Why You Need Short Term and Long Term Fitness Goals
At the start, a new fitness program or a change in your diet is exciting. You’re convinced this is the change that will finally get you to your goals. It feels good to be actively taking charge of your health, so you decide to ramp it up!
Currently, you’re running 3 days, and strength training 2 days a week. So, if that’s good, then running 5 days and strength training 4, must be better! What started as 30 minute strength training sessions, suddenly turns into 50 minutes sessions after adding a few exercises here and there. Plus, your runs have gone from a steady pace to intense intervals as you see how fast you can run a 5K. And, you enjoy this challenge…for a little while.
I love an intense training program, and enjoyed working hard toward a particular half-marathon goal. It was tough, but over in 12 weeks, and I crushed it!
This type of high-intensity training is completely appropriate when training for a specific and time sensitive goal. But, if your goal is to improve your health and stay generally fit, intense and lengthy workouts are not the ideal approach.
The Hare Approach
Just like the fable, the hare has two speeds; all or nothing. Generally, people can maintain this intense training for only so many years. “Years?” You’re thinking, “That’s so long, I’ll worry about it later!” If you enjoy your time-and-physically-intensive training, that’s great! But what do you envision happening in 10 years, in 5 years, next year, next month, when you can’t keep it up?
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Perhaps, it’s because you burn out mentally. You could feel burdened by your strict schedule, or maybe you see physical signs of overtraining. What about when there’s a major life change? Like, a new job, a baby, a move?
Your training has gotten you in great shape, and a solid routine. But, what good does that do you 10 years from now? How does this approach to fitness benefit you when you’re 70? What is the purpose of such a tough workout routine?
The Tortoise Approach
The hare tactic can work, but it’s short term. Think of an Olympic athlete. True, they are in top physical condition, but when you learn an athlete is 38 you probably think, “Wow, that’s old!” Fun fact: according to TeamUSA.org the average age of the 2014 USA Olympic team was 26.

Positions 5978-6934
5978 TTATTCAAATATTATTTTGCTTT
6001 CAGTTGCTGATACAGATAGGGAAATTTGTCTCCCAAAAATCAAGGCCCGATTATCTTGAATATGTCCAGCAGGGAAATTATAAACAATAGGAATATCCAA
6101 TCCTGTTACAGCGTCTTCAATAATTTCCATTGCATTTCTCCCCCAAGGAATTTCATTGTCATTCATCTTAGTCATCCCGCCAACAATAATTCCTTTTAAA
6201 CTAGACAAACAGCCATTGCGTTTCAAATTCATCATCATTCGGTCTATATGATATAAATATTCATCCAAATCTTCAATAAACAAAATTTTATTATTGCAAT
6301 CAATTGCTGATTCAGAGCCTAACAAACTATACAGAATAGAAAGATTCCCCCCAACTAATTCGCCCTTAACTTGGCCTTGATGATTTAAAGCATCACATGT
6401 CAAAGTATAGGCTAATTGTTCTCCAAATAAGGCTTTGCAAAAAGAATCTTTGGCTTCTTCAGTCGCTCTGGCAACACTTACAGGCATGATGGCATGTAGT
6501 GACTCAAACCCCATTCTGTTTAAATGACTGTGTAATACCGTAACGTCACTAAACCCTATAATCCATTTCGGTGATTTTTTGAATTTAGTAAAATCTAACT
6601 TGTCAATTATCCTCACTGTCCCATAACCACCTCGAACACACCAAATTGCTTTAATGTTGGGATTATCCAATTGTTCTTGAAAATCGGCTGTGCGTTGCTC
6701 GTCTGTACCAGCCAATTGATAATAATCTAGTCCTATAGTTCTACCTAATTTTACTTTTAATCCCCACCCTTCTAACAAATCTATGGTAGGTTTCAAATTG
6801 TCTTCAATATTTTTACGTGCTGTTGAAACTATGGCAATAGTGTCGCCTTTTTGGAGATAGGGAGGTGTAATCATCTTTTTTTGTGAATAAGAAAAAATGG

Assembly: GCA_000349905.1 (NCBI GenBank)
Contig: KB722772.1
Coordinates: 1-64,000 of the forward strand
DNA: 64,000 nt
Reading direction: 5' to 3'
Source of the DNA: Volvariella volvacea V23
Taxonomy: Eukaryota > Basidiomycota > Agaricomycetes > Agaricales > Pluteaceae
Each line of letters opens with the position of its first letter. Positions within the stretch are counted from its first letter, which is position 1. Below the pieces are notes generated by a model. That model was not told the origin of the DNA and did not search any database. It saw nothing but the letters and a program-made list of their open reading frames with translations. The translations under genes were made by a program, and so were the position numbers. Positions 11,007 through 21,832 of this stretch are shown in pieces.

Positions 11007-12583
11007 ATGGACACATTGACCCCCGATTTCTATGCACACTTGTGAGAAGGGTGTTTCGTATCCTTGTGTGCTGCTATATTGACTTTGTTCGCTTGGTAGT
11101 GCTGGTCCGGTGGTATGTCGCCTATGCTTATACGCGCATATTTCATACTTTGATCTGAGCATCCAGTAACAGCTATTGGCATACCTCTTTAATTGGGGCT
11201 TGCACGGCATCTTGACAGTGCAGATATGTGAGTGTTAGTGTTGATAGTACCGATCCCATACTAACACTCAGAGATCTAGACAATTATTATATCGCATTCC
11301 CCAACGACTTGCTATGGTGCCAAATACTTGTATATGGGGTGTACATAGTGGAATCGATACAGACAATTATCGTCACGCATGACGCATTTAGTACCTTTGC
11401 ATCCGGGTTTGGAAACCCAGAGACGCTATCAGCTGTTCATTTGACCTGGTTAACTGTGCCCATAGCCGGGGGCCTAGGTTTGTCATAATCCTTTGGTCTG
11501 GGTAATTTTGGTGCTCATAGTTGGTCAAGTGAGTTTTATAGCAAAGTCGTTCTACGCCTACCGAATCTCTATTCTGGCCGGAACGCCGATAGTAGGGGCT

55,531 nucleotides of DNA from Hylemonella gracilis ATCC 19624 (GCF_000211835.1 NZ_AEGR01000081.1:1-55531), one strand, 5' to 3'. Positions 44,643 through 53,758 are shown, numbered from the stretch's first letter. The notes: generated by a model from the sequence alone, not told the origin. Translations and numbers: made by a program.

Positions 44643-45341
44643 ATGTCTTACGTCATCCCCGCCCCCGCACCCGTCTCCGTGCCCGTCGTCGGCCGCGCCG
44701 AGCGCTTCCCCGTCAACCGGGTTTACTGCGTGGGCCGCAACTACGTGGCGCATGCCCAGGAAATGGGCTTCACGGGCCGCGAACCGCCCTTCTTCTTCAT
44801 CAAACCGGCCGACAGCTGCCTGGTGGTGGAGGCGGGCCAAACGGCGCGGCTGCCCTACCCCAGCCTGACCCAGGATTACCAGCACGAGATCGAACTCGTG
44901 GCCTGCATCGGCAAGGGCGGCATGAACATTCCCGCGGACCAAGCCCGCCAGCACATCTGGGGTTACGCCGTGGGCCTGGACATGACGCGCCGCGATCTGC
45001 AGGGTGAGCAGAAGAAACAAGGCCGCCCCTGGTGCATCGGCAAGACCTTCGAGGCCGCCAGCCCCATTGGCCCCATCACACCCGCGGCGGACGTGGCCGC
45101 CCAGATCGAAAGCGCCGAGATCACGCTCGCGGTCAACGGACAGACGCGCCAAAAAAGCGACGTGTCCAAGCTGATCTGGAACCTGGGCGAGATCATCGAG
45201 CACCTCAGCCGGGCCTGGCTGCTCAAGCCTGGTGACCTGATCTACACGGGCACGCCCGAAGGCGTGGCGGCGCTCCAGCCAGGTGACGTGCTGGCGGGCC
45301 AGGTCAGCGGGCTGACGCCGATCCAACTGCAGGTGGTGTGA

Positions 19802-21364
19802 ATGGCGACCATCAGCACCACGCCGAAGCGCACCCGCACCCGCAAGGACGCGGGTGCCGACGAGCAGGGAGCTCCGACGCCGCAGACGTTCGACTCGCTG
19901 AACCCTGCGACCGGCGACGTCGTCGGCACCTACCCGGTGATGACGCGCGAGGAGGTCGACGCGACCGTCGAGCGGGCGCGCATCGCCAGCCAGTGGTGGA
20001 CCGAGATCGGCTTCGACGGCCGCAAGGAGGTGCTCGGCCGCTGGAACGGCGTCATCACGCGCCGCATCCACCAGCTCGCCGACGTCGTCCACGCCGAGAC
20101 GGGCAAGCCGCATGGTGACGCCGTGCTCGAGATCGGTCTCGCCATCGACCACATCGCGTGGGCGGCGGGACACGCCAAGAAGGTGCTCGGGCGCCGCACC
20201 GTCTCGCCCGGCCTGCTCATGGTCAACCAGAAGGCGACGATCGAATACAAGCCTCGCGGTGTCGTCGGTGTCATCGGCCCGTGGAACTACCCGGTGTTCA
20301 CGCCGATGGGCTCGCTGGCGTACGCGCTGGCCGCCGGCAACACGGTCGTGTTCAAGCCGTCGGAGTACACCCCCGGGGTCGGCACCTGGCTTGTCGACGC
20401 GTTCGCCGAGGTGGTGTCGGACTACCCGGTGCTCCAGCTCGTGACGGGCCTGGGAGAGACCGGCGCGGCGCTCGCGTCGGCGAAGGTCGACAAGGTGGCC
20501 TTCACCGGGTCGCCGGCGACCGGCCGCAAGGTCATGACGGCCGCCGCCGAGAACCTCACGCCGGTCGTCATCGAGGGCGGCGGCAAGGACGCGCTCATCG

The tortoise approach, however, can keep you healthy and in a routine for life.
A tortoise approach doesn’t mean slow, and doesn’t mean easy. A tortoise approach equals consistency. Training that comfortably fits into your lifestyle – as opposed to training that forces its way into every time slot and uses every ounce of willpower – is training that will be a sustainable habit. The tortoise isn’t daunting.
If your current routine leaves you wondering how much longer you’ll need to keep it up, it’s too much. For a fit and healthy life, it’s much better to train 3 days a week into your 80s as opposed to 6 days a week for the next 5 years.
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Think Short Term, Think Long Term
What this looks like in action, is a meld of short term and long term fitness goals. Training intensely for something can be a powerful tool. Pushing yourself past perceived limits boosts your confidence in and out of the gym.
Setting short term fitness goals for intense training is a great way to use this tool, and not wear it out. Think of training for a marathon. You’re signing up for 12-16 weeks of intense cardiovascular endurance work, a great short term goal. Your goal isn’t to run this intensely the rest of your life, but to train hard, race and resume a more moderate training schedule.
Your short term fitness goals will change, depending on your interest at that time. Training to; run farther, faster, lift heavier, learn a different sport, etc., are all areas to chose a short term goal.
A short term goal could even be getting back into an exercise routine after having a baby. You spend a few weeks to couple months ramping up your exercise until you reach a comfortable training level. When I got back into running after a nearly year-long break, I was adamant to run 2-3 times a week to keep my momentum.
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Your long term fitness goal is your big picture goal. Where do you want your fitness to be when you’re 75, and how can your exercise routine get you there?
I realized my long term fitness goal years ago, and I keep it in mind everyday. Running on the lakefront in Chicago, I regularly crossed paths with a gentleman, had to be in his late 70s (but, he’s a runner so he could be 95!). He had large headphones on, and was plodding along. Instantly I thought,”I want that to be me.”
I don’t have to be fast, and I don’t have to go far. But, to have the desire and ability to lace up for a run in my 70s, 80s, and – God willing – beyond, is my long term fitness goal. I saw this man regularly, always around the Monroe curve for you Chicago runners, and always smiled and nodded in appreciation.
Your long term goal is something you keep in your back pocket. On days you don’t want to do certain exercises, when you feel in your gut you’re pushing to hard, when you think warming up and balance work are a waste of your youthful precious time. Get out your long term goal and ask yourself if your current path is leading you there.
If you want assistance in determining appropriate fitness goals, or would like help creating and sticking to a plan to get you there, I would love to work with you! Reach out at firstname.lastname@example.org today for a FREE 20 minute Discovery Call to see if health coaching is right for you.